*By Cindy Dixon
Want to elevate your garden skills? Try raised garden beds! There are many reasons to grow in raised beds. First, and foremost, you can create and control your soil. Many people live in areas where the native soil does not enhance or encourage the growth of edible crops. A raised bed allows you to create your own rich organic soil, just the type your fruits and vegetables will thrive in. Working in your ‘designed’ soil is easier due to the fact the soil is new and not compacted. You won’t have to worry about taking out unwanted rocks, weeds, or any other undesirable items that appear in native soil.
Less soil erosion occurs due to the fact the soil generally stays within the garden bed.
It’s also easier to monitor your water usage in your raised bed. The healthy organic soil you added tends to hold water while releasing it, as needed, to plant roots more readily than native soils. These garden beds tend to have better drainage; thus, adding another benefit to raised beds.
Secondly, raised beds are generally easier to work in since you have minimized or eliminated the bending over or kneeling aspect of gardening. If you want to add a ledge to your raised bed, you will be able to sit while gardening. Imagine that! No more aches in pains after working in the garden.
You can also add your creative flair to your raised garden bed. There are many raised garden bed designs, from the traditional wood/block box to a spiral design to a hugelkultur or anything in between. Many of these designs (I.e. garden spirals/hügelkultur beds) help to increase your growing space in a relatively small area. Let your imagination and creativity go wild. Some Agriscaping landscapes have designed raised beds with benches so a table can be placed between the beds, establishing a space to eat out in your garden.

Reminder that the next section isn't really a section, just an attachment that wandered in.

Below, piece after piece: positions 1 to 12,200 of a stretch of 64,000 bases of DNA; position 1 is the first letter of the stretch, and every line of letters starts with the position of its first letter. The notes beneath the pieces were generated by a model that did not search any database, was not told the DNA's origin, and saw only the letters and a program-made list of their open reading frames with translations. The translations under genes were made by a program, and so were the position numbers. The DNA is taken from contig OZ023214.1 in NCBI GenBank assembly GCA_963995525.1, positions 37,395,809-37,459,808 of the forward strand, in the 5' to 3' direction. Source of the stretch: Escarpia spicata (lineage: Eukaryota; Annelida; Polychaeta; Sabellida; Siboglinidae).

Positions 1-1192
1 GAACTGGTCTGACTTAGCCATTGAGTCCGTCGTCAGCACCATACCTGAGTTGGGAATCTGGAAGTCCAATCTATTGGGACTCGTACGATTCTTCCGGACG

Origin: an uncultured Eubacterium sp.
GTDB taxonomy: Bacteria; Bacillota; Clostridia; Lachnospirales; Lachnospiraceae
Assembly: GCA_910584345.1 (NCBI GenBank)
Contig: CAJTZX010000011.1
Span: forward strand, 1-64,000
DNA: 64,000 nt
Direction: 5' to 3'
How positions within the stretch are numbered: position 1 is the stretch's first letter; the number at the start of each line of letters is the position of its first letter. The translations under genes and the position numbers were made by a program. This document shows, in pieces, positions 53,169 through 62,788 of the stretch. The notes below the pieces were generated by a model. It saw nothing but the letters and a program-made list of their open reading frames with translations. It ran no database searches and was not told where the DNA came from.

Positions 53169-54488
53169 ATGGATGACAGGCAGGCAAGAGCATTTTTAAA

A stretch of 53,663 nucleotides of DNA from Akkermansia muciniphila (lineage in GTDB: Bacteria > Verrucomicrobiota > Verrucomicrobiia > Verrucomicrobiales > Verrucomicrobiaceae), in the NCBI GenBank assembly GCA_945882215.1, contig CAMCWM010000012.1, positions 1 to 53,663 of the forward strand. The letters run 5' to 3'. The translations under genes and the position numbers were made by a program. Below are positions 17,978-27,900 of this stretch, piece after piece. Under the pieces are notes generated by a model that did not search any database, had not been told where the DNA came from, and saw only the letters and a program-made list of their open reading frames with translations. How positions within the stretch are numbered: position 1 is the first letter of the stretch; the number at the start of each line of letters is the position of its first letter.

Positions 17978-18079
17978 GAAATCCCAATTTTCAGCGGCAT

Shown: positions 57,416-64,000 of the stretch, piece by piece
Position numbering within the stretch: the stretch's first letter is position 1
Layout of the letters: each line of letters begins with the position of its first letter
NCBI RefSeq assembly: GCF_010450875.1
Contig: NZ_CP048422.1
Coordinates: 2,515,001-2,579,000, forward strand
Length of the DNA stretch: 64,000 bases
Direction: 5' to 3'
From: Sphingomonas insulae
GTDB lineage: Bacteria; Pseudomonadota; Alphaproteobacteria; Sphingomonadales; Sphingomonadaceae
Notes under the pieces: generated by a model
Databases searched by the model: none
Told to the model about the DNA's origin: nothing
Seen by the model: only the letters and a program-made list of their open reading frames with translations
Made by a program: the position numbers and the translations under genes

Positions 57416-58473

Consider the dimensions of your garden bed when planning a raised garden bed.
The width of your raised bed should be no more than ½ of your height. Customarily, a person’s reach is approximately ½ of your height. You want to be able to reach across your garden bed without stepping in the bed, which leads to soil compaction. A general rule of thumb is to build a raised garden bed no wider than 3’ to accommodate all that might work in your garden bed.
When thinking about the depth of your raised garden bed, consider the roots of what you’ll be growing throughout the seasons. Lettuces typically are shallow-rooted plants; however, carrots can grow up to 12” long. Agriscaping advocates crop rotation between growing seasons, so think about those crops with the longest roots and build your bed accordingly. It’s recommended to build your bed at least 18” high to accommodate most plant roots you’ll be growing! There is a caveat to designing deeper/higher-raised beds; you will be spending more money initially to fill your bed with rich, organic soil.
Lastly, this method can give you a taste of gardening by building a small, raised bed. Test it out, see what you think, you might just find out that gardening in raised garden beds is an uplifting experience!
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* You can find out more about Cindy Dixon at lasvegas.agriscaping.com